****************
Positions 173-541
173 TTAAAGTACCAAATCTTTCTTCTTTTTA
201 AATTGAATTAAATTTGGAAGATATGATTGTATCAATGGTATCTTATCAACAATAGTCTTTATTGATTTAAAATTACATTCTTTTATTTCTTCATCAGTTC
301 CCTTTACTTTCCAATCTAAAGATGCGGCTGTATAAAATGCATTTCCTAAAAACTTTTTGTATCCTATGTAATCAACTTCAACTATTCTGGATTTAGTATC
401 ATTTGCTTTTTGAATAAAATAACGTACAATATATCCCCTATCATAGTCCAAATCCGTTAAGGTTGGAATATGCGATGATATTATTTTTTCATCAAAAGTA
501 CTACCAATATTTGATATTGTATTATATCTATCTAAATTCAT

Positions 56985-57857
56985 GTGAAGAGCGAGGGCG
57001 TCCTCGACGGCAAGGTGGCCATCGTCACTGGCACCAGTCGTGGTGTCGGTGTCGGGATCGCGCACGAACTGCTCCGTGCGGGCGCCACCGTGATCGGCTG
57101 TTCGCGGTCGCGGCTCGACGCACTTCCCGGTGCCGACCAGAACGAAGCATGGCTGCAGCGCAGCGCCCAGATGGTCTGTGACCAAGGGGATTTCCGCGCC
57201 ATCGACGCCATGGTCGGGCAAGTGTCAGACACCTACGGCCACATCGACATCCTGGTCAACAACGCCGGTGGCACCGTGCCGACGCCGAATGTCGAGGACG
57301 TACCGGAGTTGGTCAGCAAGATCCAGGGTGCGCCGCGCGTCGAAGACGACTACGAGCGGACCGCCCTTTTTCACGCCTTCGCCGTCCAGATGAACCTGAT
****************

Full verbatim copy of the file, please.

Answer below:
Positions 173-541
173 TTAAAGTACCAAATCTTTCTTCTTTTTA
201 AATTGAATTAAATTTGGAAGATATGATTGTATCAATGGTATCTTATCAACAATAGTCTTTATTGATTTAAAATTACATTCTTTTATTTCTTCATCAGTTC
301 CCTTTACTTTCCAATCTAAAGATGCGGCTGTATAAAATGCATTTCCTAAAAACTTTTTGTATCCTATGTAATCAACTTCAACTATTCTGGATTTAGTATC
401 ATTTGCTTTTTGAATAAAATAACGTACAATATATCCCCTATCATAGTCCAAATCCGTTAAGGTTGGAATATGCGATGATATTATTTTTTCATCAAAAGTA
501 CTACCAATATTTGATATTGTATTATATCTATCTAAATTCAT

Positions 56985-57857
56985 GTGAAGAGCGAGGGCG
57001 TCCTCGACGGCAAGGTGGCCATCGTCACTGGCACCAGTCGTGGTGTCGGTGTCGGGATCGCGCACGAACTGCTCCGTGCGGGCGCCACCGTGATCGGCTG
57101 TTCGCGGTCGCGGCTCGACGCACTTCCCGGTGCCGACCAGAACGAAGCATGGCTGCAGCGCAGCGCCCAGATGGTCTGTGACCAAGGGGATTTCCGCGCC
57201 ATCGACGCCATGGTCGGGCAAGTGTCAGACACCTACGGCCACATCGACATCCTGGTCAACAACGCCGGTGGCACCGTGCCGACGCCGAATGTCGAGGACG
57301 TACCGGAGTTGGTCAGCAAGATCCAGGGTGCGCCGCGCGTCGAAGACGACTACGAGCGGACCGCCCTTTTTCACGCCTTCGCCGTCCAGATGAACCTGAT